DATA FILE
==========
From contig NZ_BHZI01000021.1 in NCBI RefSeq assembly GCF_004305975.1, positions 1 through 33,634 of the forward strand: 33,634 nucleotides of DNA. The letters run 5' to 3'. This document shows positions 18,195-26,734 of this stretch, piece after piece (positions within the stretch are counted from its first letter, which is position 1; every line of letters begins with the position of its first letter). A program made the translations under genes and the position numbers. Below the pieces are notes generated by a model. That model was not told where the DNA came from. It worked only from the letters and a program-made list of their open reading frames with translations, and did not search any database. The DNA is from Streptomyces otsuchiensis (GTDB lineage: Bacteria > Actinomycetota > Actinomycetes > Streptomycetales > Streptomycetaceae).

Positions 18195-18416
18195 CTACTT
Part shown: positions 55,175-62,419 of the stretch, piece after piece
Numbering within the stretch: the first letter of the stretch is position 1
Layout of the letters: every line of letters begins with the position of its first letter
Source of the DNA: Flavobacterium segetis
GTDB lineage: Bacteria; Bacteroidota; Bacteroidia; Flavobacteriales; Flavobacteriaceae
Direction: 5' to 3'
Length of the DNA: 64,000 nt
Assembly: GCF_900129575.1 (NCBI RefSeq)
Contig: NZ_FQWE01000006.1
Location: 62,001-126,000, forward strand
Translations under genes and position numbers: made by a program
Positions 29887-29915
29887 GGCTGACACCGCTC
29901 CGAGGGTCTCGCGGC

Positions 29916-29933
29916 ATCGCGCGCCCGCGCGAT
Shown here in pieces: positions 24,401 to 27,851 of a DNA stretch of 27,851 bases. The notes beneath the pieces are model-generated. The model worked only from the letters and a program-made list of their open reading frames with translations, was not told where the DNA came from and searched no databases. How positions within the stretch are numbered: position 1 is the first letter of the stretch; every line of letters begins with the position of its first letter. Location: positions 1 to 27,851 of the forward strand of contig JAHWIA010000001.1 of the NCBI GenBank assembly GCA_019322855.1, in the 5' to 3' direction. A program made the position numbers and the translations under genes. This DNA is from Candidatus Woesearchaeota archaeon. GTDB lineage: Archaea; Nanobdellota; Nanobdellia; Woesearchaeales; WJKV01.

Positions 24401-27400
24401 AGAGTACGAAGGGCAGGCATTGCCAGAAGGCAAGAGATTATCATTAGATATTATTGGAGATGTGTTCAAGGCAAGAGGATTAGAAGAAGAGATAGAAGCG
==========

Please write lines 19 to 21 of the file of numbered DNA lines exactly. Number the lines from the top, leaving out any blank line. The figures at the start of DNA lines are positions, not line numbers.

29916 ATCGCGCGCCCGCGCGAT
Shown here in pieces: positions 24,401 to 27,851 of a DNA stretch of 27,851 bases. The notes beneath the pieces are model-generated. The model worked only from the letters and a program-made list of their open reading frames with translations, was not told where the DNA came from and searched no databases. How positions within the stretch are numbered: position 1 is the first letter of the stretch; every line of letters begins with the position of its first letter. Location: positions 1 to 27,851 of the forward strand of contig JAHWIA010000001.1 of the NCBI GenBank assembly GCA_019322855.1, in the 5' to 3' direction. A program made the position numbers and the translations under genes. This DNA is from Candidatus Woesearchaeota archaeon. GTDB lineage: Archaea; Nanobdellota; Nanobdellia; Woesearchaeales; WJKV01.

Positions 24401-27400